The announcement by President Nana Addo Dankwa Akufo-Addo that beginning September this year, all Ghanaian students, who will be admitted into the various public Senior High School (SHS) will not pay fees, must be a welcome news to many parents and students.
The President by the announcement has fulfilled a major promise made to Ghanaians during the electioneering campaign.
The President, then candidate Nana Akuffo-Addo of the New Patriotic Party (NPP) promised that when elected to office, the NPP government would implement a comprehensive free SHS education policy.
Fortunately, the NPP has been elected and true to the promise, the policy will be rolled out, come September, 2017.
Many Ghanaians, especially parents and students, will be looking forward to the implementation of the policy because the burden of funding education has been taken over by the government.
Although, the President made it crystally clear that the government will fund the cost of public SHS education and spelt out the specific items that will be paid for by the government, parents may be called upon to pay for other items that are not on the list.
For the avoidance of doubt, the President said: “by free SHS, we mean that in the addition to tuition, there will be no admission fees, no library fees, no science resource centre fees, no computer lab fees, no examination fees, and no utility fees.”
This is undoubtedly, a policy initiative that is going to support all SHS students, who are gaining admissions for the first time in September.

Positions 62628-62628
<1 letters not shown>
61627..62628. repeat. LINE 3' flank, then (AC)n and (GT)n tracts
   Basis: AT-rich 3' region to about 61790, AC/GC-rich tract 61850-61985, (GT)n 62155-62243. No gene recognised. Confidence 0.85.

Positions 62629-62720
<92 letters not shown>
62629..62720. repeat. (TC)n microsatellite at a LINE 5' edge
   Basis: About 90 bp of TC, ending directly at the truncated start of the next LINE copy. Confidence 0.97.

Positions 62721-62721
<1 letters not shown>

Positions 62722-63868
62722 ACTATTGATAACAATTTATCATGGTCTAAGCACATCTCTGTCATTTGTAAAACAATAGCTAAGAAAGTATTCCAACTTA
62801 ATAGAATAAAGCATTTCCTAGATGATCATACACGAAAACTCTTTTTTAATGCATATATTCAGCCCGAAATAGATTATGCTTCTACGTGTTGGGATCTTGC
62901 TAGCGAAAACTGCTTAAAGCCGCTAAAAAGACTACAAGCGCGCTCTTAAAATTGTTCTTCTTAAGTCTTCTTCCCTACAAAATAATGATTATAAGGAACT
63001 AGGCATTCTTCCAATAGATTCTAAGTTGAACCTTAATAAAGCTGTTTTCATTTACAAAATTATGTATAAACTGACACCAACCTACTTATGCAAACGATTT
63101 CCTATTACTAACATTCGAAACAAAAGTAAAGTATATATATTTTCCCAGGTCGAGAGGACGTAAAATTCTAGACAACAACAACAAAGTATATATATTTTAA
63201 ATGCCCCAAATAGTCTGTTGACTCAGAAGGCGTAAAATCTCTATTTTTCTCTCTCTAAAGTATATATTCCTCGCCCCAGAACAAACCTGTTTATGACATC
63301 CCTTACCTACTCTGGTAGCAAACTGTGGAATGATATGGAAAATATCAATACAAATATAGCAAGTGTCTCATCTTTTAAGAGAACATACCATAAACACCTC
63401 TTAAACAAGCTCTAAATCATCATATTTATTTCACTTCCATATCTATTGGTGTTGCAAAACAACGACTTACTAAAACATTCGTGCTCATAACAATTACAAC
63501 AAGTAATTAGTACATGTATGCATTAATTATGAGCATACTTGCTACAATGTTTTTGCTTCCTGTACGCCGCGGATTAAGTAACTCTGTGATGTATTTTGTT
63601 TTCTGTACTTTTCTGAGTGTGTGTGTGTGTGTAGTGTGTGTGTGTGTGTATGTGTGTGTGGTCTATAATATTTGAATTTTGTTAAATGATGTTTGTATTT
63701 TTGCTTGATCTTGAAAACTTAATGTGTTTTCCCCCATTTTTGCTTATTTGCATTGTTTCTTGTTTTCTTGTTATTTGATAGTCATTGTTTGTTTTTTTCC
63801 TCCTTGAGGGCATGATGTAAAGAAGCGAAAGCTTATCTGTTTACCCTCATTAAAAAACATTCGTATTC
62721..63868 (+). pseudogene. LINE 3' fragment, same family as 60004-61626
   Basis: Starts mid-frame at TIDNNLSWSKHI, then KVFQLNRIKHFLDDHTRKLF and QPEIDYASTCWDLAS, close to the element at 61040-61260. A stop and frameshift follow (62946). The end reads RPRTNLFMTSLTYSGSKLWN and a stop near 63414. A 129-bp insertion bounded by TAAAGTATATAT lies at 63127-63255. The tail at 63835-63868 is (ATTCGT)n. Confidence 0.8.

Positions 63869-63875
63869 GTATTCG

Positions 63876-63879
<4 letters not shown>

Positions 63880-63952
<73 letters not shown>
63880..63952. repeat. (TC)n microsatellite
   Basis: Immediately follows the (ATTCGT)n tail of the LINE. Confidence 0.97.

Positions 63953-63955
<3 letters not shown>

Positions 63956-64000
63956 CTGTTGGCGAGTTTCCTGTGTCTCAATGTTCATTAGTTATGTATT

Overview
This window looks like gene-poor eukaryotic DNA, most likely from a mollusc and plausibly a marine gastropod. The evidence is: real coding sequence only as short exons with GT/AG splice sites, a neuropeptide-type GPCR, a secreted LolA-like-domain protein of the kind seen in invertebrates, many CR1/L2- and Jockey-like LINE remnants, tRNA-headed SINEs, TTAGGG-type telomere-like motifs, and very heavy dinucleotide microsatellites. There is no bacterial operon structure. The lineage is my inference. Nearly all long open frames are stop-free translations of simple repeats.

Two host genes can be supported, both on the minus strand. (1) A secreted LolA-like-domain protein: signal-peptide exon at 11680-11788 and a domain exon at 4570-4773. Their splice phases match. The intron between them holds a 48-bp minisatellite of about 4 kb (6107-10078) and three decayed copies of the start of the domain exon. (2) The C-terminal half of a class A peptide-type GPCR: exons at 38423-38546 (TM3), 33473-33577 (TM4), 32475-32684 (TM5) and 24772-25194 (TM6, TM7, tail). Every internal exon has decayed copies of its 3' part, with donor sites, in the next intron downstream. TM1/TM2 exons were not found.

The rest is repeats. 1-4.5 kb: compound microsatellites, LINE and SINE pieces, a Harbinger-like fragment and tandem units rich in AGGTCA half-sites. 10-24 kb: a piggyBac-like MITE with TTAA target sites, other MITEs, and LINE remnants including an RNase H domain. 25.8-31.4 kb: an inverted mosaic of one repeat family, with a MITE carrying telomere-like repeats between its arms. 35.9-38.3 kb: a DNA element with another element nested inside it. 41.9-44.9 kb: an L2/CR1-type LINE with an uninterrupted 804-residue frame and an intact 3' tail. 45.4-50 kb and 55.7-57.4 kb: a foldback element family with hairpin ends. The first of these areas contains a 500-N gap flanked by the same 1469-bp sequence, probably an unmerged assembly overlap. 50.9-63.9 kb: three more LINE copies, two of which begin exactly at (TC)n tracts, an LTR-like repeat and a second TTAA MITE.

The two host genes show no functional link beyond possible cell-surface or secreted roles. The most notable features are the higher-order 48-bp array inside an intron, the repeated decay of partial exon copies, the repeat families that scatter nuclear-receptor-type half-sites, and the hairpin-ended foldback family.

Apart from the financial burden that has been lifted off parents, there shall be no excuse for any parent not to send his or her child to school.
It will also be untenable for any teacher or headmistress to turn away any child for non-payment of schools fees.
While we applaud the government for this bold initiative, we wish to remind it that the policy is going to increase intake in schools and space will become a major challenge for existing schools.
The Times is, therefore, of the view that government must build more schools across the country, to accommodate the increase number of students entering SHS.
We are aware that the previous government began a Community Day Secondary School project, aimed at building some 200 schools. Even though the previous government might not have completed the entire 200 schools, it will be prudent for the current government to complete them and even add more.
The government may have good intentions in implementing the free SHS policy, but lack of schools and facilities may work against the success of the policy.
We hope that government will take the necessary steps to ensure that the free SHS policy succeeds.